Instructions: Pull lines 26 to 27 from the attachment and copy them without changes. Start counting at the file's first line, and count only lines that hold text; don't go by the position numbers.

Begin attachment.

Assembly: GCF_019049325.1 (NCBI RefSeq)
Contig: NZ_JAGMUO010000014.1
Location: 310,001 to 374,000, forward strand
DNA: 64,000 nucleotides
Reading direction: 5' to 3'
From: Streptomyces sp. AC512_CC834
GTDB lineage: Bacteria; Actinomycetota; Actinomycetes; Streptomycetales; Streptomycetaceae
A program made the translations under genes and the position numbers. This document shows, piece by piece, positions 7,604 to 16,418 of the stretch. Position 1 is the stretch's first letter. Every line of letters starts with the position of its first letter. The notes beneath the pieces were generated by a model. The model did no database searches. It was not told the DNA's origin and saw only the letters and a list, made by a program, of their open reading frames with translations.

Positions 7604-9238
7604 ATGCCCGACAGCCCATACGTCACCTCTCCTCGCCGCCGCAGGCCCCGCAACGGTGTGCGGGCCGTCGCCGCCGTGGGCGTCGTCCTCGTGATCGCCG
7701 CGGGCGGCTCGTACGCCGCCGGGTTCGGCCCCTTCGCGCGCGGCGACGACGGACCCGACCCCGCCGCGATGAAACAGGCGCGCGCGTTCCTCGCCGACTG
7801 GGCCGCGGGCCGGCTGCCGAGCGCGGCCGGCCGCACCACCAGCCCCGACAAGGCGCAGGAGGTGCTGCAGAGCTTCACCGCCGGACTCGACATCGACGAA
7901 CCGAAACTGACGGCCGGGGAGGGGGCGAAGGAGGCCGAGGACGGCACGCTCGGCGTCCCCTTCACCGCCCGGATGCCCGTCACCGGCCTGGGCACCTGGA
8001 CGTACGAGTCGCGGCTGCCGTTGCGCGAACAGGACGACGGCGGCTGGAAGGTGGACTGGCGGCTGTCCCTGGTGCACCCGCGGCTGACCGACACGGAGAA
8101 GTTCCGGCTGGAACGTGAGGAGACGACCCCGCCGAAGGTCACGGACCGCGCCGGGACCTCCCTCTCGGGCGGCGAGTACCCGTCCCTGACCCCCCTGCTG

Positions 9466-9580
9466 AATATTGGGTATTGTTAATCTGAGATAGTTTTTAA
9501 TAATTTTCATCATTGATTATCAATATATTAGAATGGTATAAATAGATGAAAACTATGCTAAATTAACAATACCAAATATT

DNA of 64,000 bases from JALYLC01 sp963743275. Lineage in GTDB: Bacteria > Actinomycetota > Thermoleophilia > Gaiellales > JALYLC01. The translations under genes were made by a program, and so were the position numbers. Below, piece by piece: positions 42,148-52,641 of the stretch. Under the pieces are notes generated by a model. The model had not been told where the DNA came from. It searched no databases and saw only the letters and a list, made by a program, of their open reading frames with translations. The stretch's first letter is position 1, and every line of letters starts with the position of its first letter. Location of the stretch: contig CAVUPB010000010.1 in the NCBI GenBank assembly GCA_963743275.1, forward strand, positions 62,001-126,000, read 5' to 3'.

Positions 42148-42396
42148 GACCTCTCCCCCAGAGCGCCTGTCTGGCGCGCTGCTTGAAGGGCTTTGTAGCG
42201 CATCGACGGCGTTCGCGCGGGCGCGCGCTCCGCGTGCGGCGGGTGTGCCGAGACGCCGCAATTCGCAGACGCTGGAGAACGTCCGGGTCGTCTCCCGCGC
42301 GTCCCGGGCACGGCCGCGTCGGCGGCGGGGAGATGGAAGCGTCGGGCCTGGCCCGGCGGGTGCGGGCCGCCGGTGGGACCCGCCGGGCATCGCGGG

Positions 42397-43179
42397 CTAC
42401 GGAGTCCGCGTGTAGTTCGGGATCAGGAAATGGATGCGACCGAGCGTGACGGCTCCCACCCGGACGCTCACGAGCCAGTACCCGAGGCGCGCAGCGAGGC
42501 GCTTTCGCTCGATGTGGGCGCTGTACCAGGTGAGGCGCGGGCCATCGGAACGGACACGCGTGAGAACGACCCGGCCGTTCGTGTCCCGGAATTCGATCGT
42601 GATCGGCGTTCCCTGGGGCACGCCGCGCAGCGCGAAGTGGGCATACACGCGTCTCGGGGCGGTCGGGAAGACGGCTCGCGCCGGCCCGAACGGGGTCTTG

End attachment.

42401 GGAGTCCGCGTGTAGTTCGGGATCAGGAAATGGATGCGACCGAGCGTGACGGCTCCCACCCGGACGCTCACGAGCCAGTACCCGAGGCGCGCAGCGAGGC
42501 GCTTTCGCTCGATGTGGGCGCTGTACCAGGTGAGGCGCGGGCCATCGGAACGGACACGCGTGAGAACGACCCGGCCGTTCGTGTCCCGGAATTCGATCGT